Friday, August 22, not coincidentally the date of the last new Reader, I received a call from Karol Bayley - a woman, not the Pope, though God knows why she spells her name that way - from Northeastern Illinois University. In truth, I received two calls from Karol Bayley, one at 1:15 and another a half hour later. I was not home for either call. Apparently she ran through her list of names before she called me back and left a message. No surprise, since she was looking for someone to teach a Communication class (Speech without the speeches) that started ... the following Monday.

A bit of background. When I started at Wright, it was because I got an email on a Friday to ask if I could start teaching ... the following Tuesday. Monday was Labor Day. Northeastern starts the week before Labor Day. Since it took a couple of email exchanges to nail down the job at Wright, I was unable to get the textbooks or sample syllabi until an hour before my first class met. Now I found myself in a similar situation at Northeastern. I also had some qualms about taking the job because it meant I would be teaching five days a week, which would make it difficult to pick up other freelance work, which would be necessary in order to survive on an adjunct faculty salary. But since my prospects were particularly grim at that time, and since I enjoy teaching and am good at it, and since the classes were all early morning ones, I decided to take the job.

If I could track down Karol Bayley. I called her at home Friday evening and spoke to a rather confused man of indiscriminate age - husband? son? paramour? - who didn't know where she was or when she'd be home. I left my name and number and asked that she call me the next day. When she didn't call me the next day, I called her back. This time I did speak to Karol, who, it turned out, could tell me nothing about the class. More and more I began to suspect that she was the department secretary who had the job of rounding up eleventh hour faculty dropped into her lap. She got my name from Maria, the head of the Speech program at Wright, who used to teach at Northeastern. (See how this all comes together?) In any case, it was Saturday, classes were set to begin on Monday, and I still had no idea what I was going to go teaching. Karol was planning to go into work that day, as she had things to get done before the semester started. I asked her to call me when she got in, saying I would meet her there to at least pick up the textbook and possibly a syllabus or two. She agreed.

About 6 that evening I got a call explaining that she did not go into work that day, but really really had to do so the next day. I asked her to call m in the morning.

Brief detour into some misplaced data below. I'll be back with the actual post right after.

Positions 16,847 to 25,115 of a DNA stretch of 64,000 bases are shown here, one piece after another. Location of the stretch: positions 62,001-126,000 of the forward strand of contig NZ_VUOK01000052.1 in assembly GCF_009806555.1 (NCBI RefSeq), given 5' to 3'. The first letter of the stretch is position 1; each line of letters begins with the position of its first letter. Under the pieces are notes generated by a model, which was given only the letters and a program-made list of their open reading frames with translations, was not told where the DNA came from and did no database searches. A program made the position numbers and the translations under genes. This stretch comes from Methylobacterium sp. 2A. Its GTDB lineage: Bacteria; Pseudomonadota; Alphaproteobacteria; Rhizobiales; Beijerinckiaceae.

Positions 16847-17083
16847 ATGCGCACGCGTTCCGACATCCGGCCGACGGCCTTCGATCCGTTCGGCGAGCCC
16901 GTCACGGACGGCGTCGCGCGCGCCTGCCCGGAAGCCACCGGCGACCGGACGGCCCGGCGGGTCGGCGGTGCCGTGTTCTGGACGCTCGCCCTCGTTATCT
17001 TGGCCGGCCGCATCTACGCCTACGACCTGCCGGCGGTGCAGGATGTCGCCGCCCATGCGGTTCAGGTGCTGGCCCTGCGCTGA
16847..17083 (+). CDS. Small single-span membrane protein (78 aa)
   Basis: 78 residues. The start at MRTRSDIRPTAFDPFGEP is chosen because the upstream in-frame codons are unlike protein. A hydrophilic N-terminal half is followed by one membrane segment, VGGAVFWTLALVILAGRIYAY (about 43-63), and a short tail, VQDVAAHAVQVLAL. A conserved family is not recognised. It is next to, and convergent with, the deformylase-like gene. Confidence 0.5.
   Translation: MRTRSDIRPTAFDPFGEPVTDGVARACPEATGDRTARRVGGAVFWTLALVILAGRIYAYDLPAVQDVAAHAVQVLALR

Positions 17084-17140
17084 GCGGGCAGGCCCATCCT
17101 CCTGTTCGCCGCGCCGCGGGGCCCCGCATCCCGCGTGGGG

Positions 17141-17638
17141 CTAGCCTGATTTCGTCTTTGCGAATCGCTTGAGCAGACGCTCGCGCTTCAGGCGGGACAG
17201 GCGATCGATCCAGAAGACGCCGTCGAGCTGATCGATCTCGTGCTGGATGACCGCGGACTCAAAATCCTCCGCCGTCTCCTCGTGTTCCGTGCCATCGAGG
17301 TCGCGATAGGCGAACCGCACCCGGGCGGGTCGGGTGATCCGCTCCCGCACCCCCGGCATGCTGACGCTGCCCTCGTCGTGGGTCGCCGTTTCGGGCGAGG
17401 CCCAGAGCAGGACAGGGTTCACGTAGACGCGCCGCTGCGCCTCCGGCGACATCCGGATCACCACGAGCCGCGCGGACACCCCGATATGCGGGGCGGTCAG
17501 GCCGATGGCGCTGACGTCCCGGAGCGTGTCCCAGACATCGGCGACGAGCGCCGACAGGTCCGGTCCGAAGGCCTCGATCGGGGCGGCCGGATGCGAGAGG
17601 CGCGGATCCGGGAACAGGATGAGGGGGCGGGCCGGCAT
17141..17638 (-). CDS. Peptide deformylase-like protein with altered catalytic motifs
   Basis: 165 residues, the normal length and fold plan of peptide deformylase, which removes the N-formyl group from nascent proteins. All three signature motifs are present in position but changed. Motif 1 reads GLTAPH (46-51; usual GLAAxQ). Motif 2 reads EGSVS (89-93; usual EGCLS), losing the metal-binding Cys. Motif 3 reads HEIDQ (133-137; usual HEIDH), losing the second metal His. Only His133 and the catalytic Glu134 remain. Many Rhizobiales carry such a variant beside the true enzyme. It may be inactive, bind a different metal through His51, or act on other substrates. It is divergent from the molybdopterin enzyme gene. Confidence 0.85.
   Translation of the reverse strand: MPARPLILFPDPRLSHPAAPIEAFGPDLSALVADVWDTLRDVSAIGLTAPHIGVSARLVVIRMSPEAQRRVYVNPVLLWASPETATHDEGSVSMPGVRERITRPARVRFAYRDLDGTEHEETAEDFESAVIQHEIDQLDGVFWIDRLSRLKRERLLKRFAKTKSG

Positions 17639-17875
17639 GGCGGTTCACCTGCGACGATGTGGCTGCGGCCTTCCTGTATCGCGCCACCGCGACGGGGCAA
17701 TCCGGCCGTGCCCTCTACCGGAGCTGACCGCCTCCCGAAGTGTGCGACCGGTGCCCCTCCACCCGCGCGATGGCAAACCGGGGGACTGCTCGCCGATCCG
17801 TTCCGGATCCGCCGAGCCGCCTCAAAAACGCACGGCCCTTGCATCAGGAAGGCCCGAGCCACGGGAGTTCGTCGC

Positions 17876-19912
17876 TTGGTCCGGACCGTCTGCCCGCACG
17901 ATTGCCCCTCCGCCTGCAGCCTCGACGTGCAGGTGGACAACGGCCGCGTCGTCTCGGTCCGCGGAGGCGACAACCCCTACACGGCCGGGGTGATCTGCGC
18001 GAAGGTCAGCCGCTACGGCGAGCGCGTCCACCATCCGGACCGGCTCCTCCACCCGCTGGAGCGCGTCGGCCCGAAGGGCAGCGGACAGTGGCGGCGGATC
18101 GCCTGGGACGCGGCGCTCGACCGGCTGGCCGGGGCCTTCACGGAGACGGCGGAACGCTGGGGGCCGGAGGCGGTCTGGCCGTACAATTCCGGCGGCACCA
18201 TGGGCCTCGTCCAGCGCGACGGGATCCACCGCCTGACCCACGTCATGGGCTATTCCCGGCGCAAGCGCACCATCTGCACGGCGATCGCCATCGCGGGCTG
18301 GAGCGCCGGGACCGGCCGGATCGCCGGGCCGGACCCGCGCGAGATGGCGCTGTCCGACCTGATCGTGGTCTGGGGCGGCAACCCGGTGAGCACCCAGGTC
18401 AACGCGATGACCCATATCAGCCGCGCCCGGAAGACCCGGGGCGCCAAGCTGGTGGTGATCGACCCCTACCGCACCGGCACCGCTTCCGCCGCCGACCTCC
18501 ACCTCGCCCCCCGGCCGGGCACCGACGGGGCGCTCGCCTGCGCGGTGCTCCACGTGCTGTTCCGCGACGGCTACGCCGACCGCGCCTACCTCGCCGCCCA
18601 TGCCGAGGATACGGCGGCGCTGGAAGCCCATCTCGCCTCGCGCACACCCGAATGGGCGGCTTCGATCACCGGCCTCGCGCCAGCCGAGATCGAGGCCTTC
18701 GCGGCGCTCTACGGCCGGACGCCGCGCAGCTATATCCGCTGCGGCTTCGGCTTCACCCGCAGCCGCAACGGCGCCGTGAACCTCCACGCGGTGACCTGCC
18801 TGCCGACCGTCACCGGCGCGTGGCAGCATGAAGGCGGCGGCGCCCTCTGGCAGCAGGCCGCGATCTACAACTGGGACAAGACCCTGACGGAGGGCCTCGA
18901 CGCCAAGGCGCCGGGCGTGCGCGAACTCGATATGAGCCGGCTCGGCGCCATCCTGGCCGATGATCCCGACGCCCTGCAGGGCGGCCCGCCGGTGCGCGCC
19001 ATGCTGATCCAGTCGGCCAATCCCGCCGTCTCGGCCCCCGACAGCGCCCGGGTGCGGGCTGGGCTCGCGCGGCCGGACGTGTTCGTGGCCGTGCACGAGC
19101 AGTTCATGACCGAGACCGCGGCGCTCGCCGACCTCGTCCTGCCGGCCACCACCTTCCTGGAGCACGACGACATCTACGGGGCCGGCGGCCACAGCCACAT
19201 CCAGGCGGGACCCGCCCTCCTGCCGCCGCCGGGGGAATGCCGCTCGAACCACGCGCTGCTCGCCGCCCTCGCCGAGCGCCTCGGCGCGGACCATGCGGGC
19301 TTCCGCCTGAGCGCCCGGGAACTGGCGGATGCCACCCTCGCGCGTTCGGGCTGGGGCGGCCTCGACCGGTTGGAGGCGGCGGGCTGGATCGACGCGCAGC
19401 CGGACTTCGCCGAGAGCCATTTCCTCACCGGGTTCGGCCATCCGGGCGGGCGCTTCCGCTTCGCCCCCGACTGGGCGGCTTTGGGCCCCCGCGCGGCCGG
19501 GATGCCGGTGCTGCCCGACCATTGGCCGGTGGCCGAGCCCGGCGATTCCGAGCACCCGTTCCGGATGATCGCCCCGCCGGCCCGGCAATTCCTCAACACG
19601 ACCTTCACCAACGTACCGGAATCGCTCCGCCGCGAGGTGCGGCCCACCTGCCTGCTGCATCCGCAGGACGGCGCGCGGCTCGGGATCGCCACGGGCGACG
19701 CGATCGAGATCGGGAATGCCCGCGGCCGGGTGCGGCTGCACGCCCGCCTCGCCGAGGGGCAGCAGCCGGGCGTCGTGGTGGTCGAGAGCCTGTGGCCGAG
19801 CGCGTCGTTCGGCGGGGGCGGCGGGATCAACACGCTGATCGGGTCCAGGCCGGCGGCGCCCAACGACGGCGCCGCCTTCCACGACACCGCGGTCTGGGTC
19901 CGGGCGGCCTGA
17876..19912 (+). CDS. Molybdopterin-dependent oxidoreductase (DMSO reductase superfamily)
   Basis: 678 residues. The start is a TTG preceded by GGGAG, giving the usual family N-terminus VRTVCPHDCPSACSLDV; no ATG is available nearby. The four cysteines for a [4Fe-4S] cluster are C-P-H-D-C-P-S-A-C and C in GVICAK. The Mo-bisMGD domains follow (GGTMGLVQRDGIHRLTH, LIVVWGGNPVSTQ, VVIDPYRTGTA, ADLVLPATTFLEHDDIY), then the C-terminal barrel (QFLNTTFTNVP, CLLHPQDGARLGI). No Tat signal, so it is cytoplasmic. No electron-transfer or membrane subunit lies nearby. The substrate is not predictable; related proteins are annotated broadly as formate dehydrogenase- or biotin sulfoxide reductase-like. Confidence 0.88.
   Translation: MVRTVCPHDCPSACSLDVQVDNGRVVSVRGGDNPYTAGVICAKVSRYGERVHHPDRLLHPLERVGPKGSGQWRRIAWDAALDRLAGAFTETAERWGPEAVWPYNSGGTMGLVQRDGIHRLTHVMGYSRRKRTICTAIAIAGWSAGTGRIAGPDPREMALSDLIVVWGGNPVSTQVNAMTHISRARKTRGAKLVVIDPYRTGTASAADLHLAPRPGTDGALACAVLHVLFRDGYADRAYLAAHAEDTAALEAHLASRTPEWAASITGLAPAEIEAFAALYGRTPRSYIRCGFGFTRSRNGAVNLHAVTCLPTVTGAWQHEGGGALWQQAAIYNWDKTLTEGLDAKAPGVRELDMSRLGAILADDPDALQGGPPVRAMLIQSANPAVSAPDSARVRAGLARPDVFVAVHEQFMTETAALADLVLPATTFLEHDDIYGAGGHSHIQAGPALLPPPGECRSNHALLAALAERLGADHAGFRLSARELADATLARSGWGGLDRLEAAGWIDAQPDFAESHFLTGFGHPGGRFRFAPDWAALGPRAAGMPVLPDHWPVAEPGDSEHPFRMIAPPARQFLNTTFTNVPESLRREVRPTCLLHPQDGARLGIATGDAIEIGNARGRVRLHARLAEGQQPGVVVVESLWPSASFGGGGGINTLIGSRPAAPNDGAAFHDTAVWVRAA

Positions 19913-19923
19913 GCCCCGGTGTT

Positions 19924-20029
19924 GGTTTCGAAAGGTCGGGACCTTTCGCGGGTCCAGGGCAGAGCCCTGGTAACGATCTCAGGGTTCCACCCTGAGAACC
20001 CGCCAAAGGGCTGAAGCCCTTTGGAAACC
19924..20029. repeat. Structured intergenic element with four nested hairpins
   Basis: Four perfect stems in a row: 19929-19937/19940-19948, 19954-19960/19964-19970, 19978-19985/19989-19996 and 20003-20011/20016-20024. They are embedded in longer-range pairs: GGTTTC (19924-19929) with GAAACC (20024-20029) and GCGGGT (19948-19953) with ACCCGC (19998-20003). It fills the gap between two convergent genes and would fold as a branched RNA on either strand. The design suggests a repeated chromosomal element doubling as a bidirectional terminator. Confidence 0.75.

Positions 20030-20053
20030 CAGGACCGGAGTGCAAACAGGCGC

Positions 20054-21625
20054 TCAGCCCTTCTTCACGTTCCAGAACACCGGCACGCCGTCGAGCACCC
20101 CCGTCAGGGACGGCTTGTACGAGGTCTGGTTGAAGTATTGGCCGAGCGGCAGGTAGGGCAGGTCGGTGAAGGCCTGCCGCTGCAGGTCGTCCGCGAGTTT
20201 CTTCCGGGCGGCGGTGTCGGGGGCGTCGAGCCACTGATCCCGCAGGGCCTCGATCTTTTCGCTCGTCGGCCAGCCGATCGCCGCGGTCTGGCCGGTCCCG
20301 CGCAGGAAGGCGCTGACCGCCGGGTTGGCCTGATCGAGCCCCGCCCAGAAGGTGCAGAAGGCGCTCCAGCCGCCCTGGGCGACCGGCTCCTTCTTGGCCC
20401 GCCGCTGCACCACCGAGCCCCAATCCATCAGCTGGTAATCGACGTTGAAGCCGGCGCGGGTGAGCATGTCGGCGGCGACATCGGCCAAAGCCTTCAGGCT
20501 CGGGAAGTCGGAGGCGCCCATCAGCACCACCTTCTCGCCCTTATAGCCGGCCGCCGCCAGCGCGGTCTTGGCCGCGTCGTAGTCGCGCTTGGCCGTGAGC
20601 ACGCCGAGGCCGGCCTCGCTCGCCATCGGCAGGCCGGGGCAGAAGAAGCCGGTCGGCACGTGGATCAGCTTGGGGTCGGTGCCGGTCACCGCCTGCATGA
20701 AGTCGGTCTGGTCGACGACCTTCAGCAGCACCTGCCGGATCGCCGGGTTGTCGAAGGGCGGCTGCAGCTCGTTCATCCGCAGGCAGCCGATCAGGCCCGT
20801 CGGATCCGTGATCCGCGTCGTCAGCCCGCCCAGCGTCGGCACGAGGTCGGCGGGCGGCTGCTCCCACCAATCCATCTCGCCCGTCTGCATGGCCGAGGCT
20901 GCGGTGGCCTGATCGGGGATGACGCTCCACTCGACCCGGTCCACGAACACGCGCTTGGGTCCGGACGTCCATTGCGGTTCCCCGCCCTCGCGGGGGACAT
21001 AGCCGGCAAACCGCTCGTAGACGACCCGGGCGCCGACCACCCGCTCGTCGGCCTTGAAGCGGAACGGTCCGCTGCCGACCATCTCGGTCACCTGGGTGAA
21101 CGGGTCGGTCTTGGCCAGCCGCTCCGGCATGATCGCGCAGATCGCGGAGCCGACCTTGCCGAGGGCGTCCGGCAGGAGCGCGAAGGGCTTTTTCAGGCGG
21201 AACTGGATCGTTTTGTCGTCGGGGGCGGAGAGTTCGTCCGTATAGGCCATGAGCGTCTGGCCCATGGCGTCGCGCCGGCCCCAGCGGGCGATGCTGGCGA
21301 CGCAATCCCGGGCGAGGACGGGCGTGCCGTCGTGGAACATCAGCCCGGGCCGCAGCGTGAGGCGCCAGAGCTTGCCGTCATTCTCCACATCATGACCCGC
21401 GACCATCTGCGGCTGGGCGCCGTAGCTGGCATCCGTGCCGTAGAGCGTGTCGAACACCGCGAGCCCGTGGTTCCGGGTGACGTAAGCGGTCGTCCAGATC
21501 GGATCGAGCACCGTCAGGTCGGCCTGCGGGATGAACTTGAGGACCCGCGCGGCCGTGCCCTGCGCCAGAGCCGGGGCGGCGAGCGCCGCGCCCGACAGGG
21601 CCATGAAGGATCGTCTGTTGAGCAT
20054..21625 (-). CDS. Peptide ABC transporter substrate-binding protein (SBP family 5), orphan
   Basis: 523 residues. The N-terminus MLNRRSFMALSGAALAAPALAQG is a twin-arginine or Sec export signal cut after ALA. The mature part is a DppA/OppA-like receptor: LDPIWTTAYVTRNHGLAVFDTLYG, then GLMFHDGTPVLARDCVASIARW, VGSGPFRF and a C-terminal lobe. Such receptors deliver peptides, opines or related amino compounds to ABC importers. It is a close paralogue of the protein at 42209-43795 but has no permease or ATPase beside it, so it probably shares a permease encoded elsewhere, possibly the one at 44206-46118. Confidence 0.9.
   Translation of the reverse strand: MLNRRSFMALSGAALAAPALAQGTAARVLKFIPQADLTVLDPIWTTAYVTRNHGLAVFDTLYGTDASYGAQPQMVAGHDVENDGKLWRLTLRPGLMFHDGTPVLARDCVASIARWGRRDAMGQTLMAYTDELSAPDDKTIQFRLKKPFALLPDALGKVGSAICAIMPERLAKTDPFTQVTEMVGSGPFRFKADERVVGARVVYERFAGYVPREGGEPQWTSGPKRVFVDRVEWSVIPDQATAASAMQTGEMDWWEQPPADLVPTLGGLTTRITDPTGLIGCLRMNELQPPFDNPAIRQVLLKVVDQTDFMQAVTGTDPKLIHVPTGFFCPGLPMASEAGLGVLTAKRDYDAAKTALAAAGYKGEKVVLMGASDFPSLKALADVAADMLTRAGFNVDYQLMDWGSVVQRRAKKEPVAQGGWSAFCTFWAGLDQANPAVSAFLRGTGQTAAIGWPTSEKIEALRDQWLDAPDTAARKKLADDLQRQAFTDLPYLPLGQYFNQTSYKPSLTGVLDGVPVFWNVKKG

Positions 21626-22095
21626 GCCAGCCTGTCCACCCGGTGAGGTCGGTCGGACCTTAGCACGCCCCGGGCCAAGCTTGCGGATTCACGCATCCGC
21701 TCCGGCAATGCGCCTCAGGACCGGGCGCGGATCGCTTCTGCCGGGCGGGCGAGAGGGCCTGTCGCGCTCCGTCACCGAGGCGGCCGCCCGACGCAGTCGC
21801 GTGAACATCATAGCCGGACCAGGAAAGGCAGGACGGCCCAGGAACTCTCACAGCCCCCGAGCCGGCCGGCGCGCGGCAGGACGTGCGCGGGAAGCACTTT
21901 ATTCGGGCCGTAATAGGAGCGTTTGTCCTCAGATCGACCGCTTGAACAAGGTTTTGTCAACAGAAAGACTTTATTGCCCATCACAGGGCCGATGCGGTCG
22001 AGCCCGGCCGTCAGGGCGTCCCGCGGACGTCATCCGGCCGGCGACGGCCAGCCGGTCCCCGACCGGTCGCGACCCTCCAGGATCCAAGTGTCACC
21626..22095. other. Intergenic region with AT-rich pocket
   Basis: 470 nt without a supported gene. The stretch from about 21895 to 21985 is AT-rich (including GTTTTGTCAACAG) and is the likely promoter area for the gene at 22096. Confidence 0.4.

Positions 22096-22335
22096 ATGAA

About 10 Sunday morning I got a call from Karol saying she was definitely going in to school that day, and would be there by the crack of 11:30. I said I'd meet her there.

12:30 found me wandering around the deserted Northeastern campus, looking for the Fine Arts building. Northeastern Illinois University looks like something a Soviet bloc nation erected on a good day. The buildings bear such fanciful names as Building A, Building B, Building C (and so on, up to F), and the building where I teach, the Classroom Building. The two distinctive structures are the library and the administration building. Go figure. So at high noon (well, half past) on a blazing hot Sunday, I was wandering the empty parking lots from red brick building to red brick building, playing the architectural version of "Are You My Mother?" I was not as lost as I could have been, having had the foresight to check out a map of the campus before I left, and having had the sense to ask Karol where she would be. ("Oh, I guess I should tell you that.") She was in the Fine Arts Center, which, from the outside, looks no different than Building B or E. I managed to flag down a campus patrol car, the occupants of which informed me that, 1) the building I thought was the Fine Arts Center was indeed the Fine Arts Center, and 2) it would be locked, as were all the buildings that Sunday before classes started. I would need to go to the ambitiously named Public Safety Building to see if Karol was at school (God willin' and the crick don't rise) and get buzzed in. The photo on the Public Safety page of Northeastern's website seems to show three security guards breaking into a car. The boys in blue are apparently doing their job, since Safety and Security Information Report figures for 2001, the latest year available, indicate that with the exception of 2 motor vehicle thefts and 1 drug law violation, the only crime throughout the Northeastern system is burglary, with 11 at the main campus and 15 on public property.